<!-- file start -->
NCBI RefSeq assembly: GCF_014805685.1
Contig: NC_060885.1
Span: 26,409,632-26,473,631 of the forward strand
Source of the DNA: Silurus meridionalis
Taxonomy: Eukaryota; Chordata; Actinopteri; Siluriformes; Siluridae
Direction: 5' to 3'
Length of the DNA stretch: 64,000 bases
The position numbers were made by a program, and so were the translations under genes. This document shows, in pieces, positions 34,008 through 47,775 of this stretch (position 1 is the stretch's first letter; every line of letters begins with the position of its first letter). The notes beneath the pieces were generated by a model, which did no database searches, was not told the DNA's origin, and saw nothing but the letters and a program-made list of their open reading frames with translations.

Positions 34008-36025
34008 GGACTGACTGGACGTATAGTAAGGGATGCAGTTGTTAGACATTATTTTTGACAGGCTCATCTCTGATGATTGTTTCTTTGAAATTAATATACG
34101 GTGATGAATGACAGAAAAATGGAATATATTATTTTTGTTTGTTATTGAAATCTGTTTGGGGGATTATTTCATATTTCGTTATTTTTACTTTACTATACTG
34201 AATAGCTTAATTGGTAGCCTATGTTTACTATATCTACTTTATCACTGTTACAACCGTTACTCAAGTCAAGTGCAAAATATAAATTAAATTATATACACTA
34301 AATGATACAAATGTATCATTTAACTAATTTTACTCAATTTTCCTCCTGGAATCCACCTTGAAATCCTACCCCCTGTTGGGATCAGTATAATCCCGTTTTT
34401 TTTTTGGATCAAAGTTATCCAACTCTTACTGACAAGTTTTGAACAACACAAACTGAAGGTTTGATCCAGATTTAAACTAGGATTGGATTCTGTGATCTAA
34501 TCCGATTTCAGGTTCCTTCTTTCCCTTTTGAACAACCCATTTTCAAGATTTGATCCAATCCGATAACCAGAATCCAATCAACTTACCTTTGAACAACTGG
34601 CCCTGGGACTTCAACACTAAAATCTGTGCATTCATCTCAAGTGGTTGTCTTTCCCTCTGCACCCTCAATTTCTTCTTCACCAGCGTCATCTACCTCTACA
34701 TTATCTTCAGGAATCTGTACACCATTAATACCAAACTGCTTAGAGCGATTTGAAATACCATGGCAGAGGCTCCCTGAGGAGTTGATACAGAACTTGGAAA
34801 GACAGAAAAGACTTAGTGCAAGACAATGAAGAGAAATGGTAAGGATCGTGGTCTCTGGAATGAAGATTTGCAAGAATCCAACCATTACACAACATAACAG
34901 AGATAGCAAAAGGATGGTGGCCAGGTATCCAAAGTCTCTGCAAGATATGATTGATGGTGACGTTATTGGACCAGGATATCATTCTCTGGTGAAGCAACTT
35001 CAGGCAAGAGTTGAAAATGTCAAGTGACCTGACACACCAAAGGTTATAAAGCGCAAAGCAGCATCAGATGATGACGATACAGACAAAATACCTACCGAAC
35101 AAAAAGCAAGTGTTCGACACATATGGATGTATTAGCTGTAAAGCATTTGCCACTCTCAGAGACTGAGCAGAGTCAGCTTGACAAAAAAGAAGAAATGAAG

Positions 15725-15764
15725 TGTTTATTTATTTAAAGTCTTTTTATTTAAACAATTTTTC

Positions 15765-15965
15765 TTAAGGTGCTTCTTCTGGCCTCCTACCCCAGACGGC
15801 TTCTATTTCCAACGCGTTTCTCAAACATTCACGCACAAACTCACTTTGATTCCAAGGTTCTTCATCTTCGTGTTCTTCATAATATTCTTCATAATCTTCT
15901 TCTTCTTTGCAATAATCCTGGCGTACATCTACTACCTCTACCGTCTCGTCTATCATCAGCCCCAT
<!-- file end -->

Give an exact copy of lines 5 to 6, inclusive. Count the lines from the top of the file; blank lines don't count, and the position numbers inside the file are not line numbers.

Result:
Taxonomy: Eukaryota; Chordata; Actinopteri; Siluriformes; Siluridae
Direction: 5' to 3'